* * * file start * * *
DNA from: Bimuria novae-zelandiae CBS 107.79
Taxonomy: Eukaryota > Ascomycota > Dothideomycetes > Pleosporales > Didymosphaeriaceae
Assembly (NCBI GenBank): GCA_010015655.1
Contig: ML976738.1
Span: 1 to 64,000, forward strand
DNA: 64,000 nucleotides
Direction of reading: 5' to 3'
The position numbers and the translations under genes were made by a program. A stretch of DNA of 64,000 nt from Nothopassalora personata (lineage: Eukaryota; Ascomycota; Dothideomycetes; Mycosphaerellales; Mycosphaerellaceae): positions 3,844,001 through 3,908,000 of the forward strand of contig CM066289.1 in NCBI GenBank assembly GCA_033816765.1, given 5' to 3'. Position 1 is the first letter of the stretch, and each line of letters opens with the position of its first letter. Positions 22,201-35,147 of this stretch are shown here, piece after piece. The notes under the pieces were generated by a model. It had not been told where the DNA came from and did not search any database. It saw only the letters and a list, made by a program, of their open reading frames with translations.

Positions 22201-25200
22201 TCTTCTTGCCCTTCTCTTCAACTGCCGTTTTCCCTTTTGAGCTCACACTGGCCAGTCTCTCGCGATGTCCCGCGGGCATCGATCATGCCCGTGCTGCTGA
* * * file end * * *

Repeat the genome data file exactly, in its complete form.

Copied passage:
DNA from: Bimuria novae-zelandiae CBS 107.79
Taxonomy: Eukaryota > Ascomycota > Dothideomycetes > Pleosporales > Didymosphaeriaceae
Assembly (NCBI GenBank): GCA_010015655.1
Contig: ML976738.1
Span: 1 to 64,000, forward strand
DNA: 64,000 nucleotides
Direction of reading: 5' to 3'
The position numbers and the translations under genes were made by a program. A stretch of DNA of 64,000 nt from Nothopassalora personata (lineage: Eukaryota; Ascomycota; Dothideomycetes; Mycosphaerellales; Mycosphaerellaceae): positions 3,844,001 through 3,908,000 of the forward strand of contig CM066289.1 in NCBI GenBank assembly GCA_033816765.1, given 5' to 3'. Position 1 is the first letter of the stretch, and each line of letters opens with the position of its first letter. Positions 22,201-35,147 of this stretch are shown here, piece after piece. The notes under the pieces were generated by a model. It had not been told where the DNA came from and did not search any database. It saw only the letters and a list, made by a program, of their open reading frames with translations.

Positions 22201-25200
22201 TCTTCTTGCCCTTCTCTTCAACTGCCGTTTTCCCTTTTGAGCTCACACTGGCCAGTCTCTCGCGATGTCCCGCGGGCATCGATCATGCCCGTGCTGCTGA